The Dark Tower: Song of Susannah
Greetings, Song of Susannah is the sixth novel in Stephen King’s long running fantasy series, the Dark Tower. The Dark Tower franchise contains eight books in total and chronologically concludes on the seventh one as the Wind through the Keyhole, the last novel to be released, is located in the middle of the series. It is a complicated plot to explain as its lore is expansive and it holds many storylines as well as having various themes. For instance, time travel and hopping from one dimension to another are important plot points in King’s novels. The genre cannot easily be labelled but it merges Western and fantasy themes together to form a unique setting. The Dark Tower series also serves as King’s main universe as characters from his previous books, such as Father Callaghan from Salem’s Lot, and the author himself are involved in the storyline. Song of Susannah was originally published over a decade ago in 2004.
As with the other novels, the gunslinger known as Roland Deschain of Gilead and his group of warriors are trying to reach the Dark Tower. The Tower is the centre point of the universe in which the gunslinger attempts to reach as the worlds around Roland seem to be dying and he hopes to find a way of stopping the catastrophe. It is connected to what King calls the beams, a force that holds up the universe and is represented by 12 different animals. The group of gunslingers are currently on the beam of the Turtle which is one of the few remaining beams still standing. The adventure has been a long one for Deschain as he has travelled for years and thousands of miles to reach his destination, encountering dangerous situations along the way. In this book, Roland is close to the Tower but his journey takes a turn for the worse when one of his companions, called Susannah, has been possessed by a demon named Mia. Susannah had struggled with split personality disorder before her possession but the demon manages to separate her from the group by taking her through a magical doorway and transporting her into New Yok City in 1999. The demon Mia had impregnated Susannah and promised to deliver the child to the Crimson King, a powerful entity whose motives are unclear but is a constant threat throughout the series.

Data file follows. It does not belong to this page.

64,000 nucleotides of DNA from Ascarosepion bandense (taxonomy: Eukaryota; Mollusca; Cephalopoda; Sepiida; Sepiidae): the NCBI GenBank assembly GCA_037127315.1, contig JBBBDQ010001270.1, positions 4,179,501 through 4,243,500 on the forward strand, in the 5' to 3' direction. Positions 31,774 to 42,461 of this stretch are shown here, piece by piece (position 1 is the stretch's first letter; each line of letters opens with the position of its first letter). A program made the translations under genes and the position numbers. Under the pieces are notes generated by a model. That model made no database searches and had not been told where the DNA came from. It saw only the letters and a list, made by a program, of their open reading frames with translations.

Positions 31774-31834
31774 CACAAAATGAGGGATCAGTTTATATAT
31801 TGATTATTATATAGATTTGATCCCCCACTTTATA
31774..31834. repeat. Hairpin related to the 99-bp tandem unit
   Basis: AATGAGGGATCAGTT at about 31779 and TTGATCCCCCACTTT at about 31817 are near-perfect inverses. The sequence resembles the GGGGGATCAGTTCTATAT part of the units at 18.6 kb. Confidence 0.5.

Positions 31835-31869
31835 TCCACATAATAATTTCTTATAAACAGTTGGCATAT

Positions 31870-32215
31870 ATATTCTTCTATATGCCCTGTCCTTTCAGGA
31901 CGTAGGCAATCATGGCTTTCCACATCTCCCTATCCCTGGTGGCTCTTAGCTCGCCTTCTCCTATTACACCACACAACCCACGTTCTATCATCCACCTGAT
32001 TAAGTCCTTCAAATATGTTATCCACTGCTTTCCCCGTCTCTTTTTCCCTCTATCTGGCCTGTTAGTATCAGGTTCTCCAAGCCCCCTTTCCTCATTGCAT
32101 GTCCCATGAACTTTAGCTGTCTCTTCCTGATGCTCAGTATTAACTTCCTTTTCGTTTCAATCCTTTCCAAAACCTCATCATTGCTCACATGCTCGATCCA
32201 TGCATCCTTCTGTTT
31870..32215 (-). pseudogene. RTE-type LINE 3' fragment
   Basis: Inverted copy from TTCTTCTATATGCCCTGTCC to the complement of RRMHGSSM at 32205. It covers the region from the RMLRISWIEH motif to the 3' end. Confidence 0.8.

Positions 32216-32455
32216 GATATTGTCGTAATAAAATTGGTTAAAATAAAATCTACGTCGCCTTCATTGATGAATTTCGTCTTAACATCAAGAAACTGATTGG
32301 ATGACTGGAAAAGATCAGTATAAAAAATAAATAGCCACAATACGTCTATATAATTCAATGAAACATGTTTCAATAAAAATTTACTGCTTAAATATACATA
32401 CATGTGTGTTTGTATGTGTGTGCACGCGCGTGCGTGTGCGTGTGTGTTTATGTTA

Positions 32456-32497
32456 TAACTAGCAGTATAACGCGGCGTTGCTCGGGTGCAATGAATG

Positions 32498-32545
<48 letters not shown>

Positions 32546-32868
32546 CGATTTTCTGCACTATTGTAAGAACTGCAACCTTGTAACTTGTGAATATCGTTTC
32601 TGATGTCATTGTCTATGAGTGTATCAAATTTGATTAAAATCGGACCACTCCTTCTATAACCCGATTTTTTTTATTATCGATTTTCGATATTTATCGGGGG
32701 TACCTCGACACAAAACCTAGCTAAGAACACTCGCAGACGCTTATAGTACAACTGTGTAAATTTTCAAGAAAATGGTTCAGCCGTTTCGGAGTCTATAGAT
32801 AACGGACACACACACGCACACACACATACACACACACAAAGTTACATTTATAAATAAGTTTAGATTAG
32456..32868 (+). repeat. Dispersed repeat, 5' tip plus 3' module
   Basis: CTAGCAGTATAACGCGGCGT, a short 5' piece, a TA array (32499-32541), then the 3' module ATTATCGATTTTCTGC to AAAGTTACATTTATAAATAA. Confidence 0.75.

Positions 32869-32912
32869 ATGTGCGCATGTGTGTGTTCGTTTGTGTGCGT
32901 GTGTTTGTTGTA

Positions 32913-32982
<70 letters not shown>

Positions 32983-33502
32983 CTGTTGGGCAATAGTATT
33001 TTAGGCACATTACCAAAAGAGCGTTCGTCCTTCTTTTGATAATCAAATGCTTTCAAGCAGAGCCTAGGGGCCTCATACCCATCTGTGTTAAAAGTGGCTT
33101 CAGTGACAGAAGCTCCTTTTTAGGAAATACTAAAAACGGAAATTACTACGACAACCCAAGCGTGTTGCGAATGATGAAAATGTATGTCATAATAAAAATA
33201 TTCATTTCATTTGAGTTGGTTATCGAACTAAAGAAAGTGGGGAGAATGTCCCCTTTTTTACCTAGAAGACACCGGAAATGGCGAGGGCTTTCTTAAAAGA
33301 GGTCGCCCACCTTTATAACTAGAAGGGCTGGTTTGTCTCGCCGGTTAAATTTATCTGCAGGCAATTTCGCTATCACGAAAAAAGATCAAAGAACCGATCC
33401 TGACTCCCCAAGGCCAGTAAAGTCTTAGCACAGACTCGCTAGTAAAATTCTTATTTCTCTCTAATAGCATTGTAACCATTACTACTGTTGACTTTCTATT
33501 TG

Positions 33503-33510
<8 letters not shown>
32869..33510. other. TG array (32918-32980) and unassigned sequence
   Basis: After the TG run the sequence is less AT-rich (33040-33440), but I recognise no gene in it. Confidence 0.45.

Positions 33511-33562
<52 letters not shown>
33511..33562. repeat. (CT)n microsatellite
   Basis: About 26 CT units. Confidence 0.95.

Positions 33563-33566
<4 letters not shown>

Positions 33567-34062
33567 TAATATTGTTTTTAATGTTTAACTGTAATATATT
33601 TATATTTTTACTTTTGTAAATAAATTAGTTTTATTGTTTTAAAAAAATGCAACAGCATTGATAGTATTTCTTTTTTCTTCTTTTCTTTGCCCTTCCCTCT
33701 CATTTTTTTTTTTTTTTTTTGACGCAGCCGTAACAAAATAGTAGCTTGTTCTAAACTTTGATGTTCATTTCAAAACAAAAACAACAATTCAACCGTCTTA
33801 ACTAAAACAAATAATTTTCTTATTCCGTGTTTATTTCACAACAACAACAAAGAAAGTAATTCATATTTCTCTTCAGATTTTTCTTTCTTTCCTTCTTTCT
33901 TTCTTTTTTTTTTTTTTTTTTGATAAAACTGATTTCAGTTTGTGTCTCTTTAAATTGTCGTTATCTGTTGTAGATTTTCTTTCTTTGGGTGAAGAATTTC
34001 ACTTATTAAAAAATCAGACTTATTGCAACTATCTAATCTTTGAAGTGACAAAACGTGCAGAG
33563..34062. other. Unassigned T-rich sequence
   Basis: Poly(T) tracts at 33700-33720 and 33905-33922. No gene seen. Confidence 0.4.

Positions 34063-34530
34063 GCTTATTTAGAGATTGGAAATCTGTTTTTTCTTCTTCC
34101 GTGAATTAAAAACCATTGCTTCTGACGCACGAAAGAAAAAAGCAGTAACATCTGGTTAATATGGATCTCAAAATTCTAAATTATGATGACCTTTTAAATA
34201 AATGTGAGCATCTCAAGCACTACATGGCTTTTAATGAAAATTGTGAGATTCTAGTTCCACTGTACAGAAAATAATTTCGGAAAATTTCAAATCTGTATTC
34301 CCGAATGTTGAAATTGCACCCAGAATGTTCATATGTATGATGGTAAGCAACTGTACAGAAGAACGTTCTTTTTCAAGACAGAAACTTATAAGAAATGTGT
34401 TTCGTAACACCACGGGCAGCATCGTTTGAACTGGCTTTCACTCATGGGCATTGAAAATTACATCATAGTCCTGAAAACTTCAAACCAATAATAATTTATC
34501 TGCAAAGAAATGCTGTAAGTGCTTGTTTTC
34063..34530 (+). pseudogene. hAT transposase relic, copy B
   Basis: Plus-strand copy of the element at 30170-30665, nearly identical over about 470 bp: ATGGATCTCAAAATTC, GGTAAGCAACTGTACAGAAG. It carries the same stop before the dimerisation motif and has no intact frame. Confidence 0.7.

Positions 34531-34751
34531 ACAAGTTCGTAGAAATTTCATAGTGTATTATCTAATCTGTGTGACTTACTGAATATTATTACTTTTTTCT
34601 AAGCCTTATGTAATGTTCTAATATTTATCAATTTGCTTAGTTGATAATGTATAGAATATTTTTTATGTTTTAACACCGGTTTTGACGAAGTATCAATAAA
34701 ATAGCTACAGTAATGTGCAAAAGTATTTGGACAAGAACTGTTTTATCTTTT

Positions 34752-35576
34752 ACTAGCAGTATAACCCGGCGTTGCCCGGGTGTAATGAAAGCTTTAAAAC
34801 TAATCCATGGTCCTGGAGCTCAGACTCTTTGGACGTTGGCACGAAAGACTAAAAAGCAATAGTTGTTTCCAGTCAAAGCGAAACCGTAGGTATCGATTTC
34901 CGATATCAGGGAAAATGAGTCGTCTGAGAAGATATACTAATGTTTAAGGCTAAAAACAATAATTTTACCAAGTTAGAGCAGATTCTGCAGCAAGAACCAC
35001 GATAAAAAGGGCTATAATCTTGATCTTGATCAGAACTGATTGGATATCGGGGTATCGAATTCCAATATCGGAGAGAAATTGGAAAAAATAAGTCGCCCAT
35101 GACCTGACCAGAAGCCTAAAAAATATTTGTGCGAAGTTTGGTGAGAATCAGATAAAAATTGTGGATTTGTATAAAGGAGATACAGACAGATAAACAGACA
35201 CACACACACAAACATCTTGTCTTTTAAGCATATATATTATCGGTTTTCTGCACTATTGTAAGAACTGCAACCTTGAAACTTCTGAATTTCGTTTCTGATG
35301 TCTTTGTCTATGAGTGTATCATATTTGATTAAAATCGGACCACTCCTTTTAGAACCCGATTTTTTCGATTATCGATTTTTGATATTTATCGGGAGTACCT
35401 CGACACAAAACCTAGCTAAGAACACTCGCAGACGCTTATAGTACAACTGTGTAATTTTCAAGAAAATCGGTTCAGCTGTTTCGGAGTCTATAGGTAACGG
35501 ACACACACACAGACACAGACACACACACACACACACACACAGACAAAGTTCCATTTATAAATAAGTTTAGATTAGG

The remaining gunslingers, Roland, a former drug addict named Eddie, a young boy called Jake and his pet creature Oy as well as Father Callahan attempt to follow their companion. They are able to use the magical doorway but find themselves separated from each other, an unusual occurrence as most of them had been travelling together for the majority of the books. While Jake, Callahan and Oy were transported to the same time and place as Susannah, the other two gunslingers were transported to Maine in 1977. Roland and Eddie are ambushed by the mafia, of who they had previous skirmishes with in the second book, when they are teleported there by the magic door. It is up to them to survive and locate Mia before she can hand over the demon baby to the Crimson King’s men.
This only scratches the surface of the strange universe that is the Dark Tower series. It is full of mythological creatures such vampires, witches, robots and mutants to name a few of those that roam the world. The writing is easy enough to follow even though King does insert random, nonsensical sentences between other sentences for reasons that I don’t fully understand. While I did find the book a bit slower and shorter than some of the early novels, I still managed to enjoy it. King had previously mentioned that he was writing the story as he went along, having no ending planned out beforehand but problems in continuity are more noticeable in the earlier novels. I have no idea how the series will conclude but I am eager to find out when I finish the series next year with his final book. There are also plans for a Dark Tower film that will be released in 2017 and I am looking forward to see how that will be carried out.
Quote of the Day
Can I say that curse word now?